But still, "why now?" I asked. The game is built around data assembled for their previous effort Ingress, which at its height never had a fraction of popularity of Pokémon Go. Nitanic, the company who built the game, clearly didn’t anticipate the popularity. The app barely works, crashes constantly, and can’t connect to the server half the time. Reports are that the company is desperately trying to scale up the backend. (Hey guys, come talk to us about our globally replicated Data Stream Network). Despite the troubles it’s a smash hit. And the hive mind is already at working around the bugs.
Never Bet Against the Hive Mind
If there’s one thing I’ve learned from twenty years of internetting, it’s that you never bet against the hive mind. The collective brain of humanity has already identified how to work around the many bugs so that the fun never ends. How to Overcome Glitches, Bugs, and Freezes in Pokemon Go, is but one of many guides assembled from the Internet’s collective intelligence.
Another glaring missed opportunity is the lack of branded merchandise. No big game or summer blockbuster would launch without matching t-shirts, hats, and action figures. Yet there is no Pokémon Go swag to be found. Once again the internet has taken it upon itself to serve up 3d printed items, Etsy Tshirts, and reports of Target employees setting up their own Pokémon related end-caps due to the lack of official merchandising. Life will find a way.
Throughout the evening we touch on many topics while circling around buildings and taking over gyms for the Blue Team (Mystics?). Once person to person trading happens will it become a virtual currency with all the downsides? Will we have gold farmers? Item theft? Realworld virtual muggings?
Given that these games depend on critical mass, how many of of them can exist at once? Network effects suggest only two strong games, with the occasional also ran in third place. But will Pokémon Go be a fad or sustainable? Will the leader spot swap constantly as is common in mobile gaming, or will it follow The World of Warcraft model with a dedicated fanbase that continues to play after a decade, always improving their characters. Will people even care about AR geolocation games in 6 months once the Christmas of VR hits? Perhaps all those kids will rush back inside to the screen-lit darkness after a brief summer of outdoor fun. Whatever happens, it will certainly be fun to watch.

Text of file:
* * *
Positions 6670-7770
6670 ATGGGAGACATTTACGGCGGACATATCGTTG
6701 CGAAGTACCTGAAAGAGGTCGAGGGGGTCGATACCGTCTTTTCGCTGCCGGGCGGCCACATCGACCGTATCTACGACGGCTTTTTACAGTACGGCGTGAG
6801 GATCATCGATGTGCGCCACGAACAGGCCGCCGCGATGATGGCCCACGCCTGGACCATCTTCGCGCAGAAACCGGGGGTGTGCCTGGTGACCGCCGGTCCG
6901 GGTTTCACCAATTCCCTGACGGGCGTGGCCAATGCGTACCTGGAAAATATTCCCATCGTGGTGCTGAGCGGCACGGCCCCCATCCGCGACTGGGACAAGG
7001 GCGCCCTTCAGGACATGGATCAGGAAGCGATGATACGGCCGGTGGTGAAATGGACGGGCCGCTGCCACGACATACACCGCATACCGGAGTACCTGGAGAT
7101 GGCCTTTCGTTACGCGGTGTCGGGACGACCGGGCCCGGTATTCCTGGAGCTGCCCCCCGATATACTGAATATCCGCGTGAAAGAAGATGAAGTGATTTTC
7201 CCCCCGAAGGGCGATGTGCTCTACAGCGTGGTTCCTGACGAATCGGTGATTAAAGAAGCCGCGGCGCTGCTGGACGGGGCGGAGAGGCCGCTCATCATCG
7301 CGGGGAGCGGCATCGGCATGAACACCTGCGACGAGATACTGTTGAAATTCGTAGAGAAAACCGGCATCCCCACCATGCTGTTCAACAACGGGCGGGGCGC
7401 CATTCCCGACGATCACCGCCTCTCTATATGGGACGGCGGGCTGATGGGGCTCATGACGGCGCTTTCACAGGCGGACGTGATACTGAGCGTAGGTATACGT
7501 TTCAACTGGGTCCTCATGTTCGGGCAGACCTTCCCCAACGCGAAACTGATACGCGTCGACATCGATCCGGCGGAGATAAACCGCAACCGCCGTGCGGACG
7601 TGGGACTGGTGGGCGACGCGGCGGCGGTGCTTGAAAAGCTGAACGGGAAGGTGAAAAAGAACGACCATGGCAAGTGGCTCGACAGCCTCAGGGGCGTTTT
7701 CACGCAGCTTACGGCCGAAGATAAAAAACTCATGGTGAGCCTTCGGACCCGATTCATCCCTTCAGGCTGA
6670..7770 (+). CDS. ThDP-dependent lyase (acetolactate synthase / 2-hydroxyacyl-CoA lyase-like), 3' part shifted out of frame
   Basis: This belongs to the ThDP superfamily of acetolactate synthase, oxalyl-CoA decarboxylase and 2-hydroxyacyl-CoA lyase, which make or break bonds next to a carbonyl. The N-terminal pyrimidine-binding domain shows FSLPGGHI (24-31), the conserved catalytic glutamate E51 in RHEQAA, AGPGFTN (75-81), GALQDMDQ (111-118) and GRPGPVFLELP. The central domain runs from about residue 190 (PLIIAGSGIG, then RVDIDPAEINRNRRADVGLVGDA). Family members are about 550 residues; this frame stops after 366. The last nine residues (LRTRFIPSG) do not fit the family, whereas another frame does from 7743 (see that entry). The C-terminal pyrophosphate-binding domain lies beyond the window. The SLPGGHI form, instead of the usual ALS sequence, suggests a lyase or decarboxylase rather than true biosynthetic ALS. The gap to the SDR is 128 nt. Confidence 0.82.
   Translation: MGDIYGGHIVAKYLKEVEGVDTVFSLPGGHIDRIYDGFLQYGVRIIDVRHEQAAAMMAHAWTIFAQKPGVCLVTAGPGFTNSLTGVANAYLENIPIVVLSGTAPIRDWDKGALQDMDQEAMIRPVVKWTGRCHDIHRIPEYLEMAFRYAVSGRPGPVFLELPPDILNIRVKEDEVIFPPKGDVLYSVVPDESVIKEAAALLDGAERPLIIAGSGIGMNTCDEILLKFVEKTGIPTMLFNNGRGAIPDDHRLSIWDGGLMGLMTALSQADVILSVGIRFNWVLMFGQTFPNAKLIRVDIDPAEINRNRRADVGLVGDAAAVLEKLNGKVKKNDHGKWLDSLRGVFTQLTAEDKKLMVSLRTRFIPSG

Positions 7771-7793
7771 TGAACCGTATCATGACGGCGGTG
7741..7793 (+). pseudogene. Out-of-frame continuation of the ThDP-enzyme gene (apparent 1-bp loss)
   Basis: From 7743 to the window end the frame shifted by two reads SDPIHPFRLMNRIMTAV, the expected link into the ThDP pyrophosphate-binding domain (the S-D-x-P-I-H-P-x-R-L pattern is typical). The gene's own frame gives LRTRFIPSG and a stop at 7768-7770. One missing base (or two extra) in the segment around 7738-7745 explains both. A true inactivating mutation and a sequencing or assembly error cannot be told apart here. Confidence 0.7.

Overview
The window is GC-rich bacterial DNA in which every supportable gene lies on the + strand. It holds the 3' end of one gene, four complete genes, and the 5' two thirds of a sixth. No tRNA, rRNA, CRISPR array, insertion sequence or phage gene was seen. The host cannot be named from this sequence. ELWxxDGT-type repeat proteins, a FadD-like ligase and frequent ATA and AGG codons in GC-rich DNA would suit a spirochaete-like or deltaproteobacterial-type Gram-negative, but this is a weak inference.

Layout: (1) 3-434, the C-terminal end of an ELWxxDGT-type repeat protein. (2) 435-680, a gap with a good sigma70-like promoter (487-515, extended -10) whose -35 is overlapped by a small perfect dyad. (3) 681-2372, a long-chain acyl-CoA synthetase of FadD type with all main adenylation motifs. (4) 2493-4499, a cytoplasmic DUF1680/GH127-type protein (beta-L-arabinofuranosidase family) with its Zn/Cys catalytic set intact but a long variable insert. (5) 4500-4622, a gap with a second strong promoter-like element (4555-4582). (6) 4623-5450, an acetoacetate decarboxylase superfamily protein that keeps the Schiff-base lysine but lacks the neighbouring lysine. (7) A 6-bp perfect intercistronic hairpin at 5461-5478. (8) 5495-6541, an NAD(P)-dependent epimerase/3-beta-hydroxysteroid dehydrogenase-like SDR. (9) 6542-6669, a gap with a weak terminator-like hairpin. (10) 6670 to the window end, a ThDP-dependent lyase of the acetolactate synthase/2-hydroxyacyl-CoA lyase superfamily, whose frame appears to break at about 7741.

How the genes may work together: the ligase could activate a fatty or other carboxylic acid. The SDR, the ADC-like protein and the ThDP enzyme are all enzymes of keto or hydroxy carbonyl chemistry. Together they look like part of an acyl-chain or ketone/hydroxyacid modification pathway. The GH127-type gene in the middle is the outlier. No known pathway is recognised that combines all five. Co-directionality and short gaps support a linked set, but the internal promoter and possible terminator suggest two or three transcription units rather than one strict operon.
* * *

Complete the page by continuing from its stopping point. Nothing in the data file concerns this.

The Geekification of Culture
So why now? Companies have tried to make location based gaming ‘happen’ for over a decade. Why now? Our best guess is that summer 2016 is the perfect storm of technology and culture. When Ingress launched fewer people had high end smartphones with large data plans. Battery life with constant GPS was poor. And certainly fewer kids had smart phones. Now that the smartphone wars have reached a stalemate pretty much everyone can have one; and every smartphone is good enough to run these games. (Why do we still call them smartphones anyway? They’re just phones now). The technology is clearly more accessible. There seems to be another factor though: the geekification of culture.
I see children talk about getting +5 improvements for their characters. When I was young this branded you as an outcast playing D&D in the basement. Now it’s a part of pop culture. The biggest movies are based on sci-fi and superheros. Kids are learning to program at a mass scale. Minecraft is used in educational programs. Cos-play is a thing that’s talked about positively. Hell, Disney is building a Star Wars Land! Somehow it happened: Geek is cool now.
In retrospect it should have been obvious: combined with the nostalgia of Pokémon, the tech pieces falling together, and the enduring popularity of collecting things; it really was the perfect vehicle to make location games happen. And I must admit the Pokémon are cute. I’m far more interested in collecting a charmander than power-ups for the crushing of candy. My kid is all about Hot Wheels and Hex-a-bugs right now, but I suspect Pokémon is not far behind.
Now if you’ll excuse me, I’ve got some catching to do.